Open online course platform Coursera is making its move to target the Chinese market, as it announced today a partnership with Chinese Internet company NetEase (hat/tip Tech in Asia), to extend Coursera’s resources to NetEase users in China.
The result of this partnership is Coursera Zone, a Chinese-language Web portal which will be hosted on NetEase’s open education website open.163.com. Eli Bildner from Coursera’s growth team says in a blog post:
The aim in creating Coursera Zone is to help Chinese-speaking students more easily find and engage with content from Coursera’s partner universities and institutions. Specifically, Coursera Zone will feature translated course synopses, a Chinese-language orientation to the Coursera platform, Chinese-language discussion forums, and student testimonials.
For the translation part, Coursera says it has teamed up with Chinese social networking site Guokr and volunteer translator community Yeeyan.
Coursera and NetEase have also inked a video hosting agreement, which will see Coursera store copies of video files on locally hosted NetEase servers – helping to up the speed of video streaming.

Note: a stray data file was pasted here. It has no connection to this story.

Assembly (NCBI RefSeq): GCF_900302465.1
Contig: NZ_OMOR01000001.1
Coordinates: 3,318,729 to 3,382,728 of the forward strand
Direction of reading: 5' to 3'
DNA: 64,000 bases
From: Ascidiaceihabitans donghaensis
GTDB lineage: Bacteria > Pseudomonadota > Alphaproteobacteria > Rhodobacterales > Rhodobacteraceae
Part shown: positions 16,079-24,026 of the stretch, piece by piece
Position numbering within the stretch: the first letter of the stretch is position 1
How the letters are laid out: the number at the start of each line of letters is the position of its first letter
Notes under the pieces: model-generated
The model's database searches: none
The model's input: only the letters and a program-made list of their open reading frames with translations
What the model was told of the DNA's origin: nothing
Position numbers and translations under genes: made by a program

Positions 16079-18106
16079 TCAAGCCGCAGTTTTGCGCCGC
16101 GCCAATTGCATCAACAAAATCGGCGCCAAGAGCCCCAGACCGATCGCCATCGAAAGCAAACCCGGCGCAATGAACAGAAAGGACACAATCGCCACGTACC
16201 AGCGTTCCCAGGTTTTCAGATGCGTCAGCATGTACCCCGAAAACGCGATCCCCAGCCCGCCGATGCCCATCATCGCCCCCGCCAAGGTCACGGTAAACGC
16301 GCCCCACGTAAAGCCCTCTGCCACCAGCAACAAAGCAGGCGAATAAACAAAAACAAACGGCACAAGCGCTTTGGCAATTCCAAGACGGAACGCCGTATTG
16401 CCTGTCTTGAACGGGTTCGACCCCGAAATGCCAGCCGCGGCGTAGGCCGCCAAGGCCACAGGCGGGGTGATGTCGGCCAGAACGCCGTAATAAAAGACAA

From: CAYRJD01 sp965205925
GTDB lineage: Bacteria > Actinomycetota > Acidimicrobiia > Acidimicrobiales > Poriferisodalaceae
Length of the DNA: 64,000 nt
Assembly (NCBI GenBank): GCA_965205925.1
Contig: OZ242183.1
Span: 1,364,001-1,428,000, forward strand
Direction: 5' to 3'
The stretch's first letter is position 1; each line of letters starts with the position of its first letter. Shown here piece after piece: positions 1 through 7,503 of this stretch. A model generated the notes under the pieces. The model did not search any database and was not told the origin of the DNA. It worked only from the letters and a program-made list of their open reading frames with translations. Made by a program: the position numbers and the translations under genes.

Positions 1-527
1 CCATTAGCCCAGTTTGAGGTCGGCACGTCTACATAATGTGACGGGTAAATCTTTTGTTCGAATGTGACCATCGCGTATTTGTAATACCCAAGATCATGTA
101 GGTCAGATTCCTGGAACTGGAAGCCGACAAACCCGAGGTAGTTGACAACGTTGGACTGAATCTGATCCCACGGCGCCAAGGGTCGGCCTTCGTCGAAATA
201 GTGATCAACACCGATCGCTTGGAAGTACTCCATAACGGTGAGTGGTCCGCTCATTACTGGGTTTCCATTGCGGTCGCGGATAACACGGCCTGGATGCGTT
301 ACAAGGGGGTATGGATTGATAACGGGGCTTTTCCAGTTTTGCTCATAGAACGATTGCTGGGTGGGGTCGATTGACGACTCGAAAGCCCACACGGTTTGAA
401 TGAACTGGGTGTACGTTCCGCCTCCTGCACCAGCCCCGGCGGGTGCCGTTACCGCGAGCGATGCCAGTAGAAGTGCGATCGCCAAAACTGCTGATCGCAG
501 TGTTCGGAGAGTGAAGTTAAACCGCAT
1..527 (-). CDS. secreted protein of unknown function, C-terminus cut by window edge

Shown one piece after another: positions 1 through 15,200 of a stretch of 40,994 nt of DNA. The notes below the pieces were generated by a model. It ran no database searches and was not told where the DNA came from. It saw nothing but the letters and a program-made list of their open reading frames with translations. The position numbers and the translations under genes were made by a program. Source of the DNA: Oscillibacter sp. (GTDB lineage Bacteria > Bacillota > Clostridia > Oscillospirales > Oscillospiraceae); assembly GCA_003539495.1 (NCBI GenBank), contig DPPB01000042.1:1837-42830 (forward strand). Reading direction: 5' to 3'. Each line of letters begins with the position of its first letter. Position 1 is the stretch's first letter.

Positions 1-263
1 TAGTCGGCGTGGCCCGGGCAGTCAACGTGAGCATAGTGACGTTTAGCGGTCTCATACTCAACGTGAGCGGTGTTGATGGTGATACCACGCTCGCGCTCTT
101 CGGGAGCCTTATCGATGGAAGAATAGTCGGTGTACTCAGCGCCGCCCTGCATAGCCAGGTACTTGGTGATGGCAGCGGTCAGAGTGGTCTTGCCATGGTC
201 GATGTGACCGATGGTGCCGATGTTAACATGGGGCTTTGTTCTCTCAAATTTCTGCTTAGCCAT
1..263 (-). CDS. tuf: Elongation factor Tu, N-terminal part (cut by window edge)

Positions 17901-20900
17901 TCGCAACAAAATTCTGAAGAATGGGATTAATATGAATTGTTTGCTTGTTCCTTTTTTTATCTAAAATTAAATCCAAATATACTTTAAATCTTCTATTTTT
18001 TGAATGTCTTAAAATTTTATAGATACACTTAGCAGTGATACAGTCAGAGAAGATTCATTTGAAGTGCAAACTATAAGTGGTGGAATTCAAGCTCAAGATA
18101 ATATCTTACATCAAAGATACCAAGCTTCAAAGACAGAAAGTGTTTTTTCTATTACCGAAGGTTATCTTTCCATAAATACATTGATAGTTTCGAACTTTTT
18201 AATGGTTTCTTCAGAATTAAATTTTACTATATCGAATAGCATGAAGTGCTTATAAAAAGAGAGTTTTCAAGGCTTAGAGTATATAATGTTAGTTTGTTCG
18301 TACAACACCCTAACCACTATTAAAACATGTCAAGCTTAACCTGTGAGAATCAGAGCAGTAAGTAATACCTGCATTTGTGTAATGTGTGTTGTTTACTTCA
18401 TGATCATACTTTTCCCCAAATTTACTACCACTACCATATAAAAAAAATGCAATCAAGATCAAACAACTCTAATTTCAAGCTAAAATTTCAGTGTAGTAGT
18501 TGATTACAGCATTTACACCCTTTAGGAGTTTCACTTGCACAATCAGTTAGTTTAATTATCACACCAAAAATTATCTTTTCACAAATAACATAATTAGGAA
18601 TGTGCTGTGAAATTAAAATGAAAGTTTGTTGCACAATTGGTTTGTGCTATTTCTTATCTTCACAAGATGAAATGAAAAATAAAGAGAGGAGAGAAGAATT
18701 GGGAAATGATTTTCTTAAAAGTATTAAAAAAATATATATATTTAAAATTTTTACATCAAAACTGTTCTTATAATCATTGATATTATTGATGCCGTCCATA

Other than the NetEase agreement, content-wise Coursera says university partners such as Peking University and National Taiwan University will help to expand its Chinese-language course offerings.
In China, education is highly-regarded as a way to climb the ranks. As more and more people are able to access the Internet in the country, Coursera is well-placed to make inroads in the market by partnering with a local company that already has a presence among the Chinese.
Headline image via AFP/Getty Images
For every winner, there has to be a loser. Smartphone sales have defied gravity in recent years, but there’s no defying simple math.
Several major Asia-based smartphone manufacturers are talking up their growth plans. South Korea’s LG Electronics says its smartphone shipments will jump 50% in year-on-year in 2013. China’s expects to post a 50% increase in shipments too. Huawei Technologies says it will ship 60 million smartphones this year, up 88% from 32 million in 2012.
The global market is certainly expanding quickly, but not that fast. Between 2010 and 2011, total global shipments increased 64%, according to research firm Strategy Analytics. In 2012, the pace of shipment growth slowed to 43% year-on-year. In 2013, growth is expected to slow down further to 36%, Strategy Analytics says.
With the overall market growing at a slower pace than what individual manufacturers are forecasting, something’s got to give.
Read the rest of this post on the original site.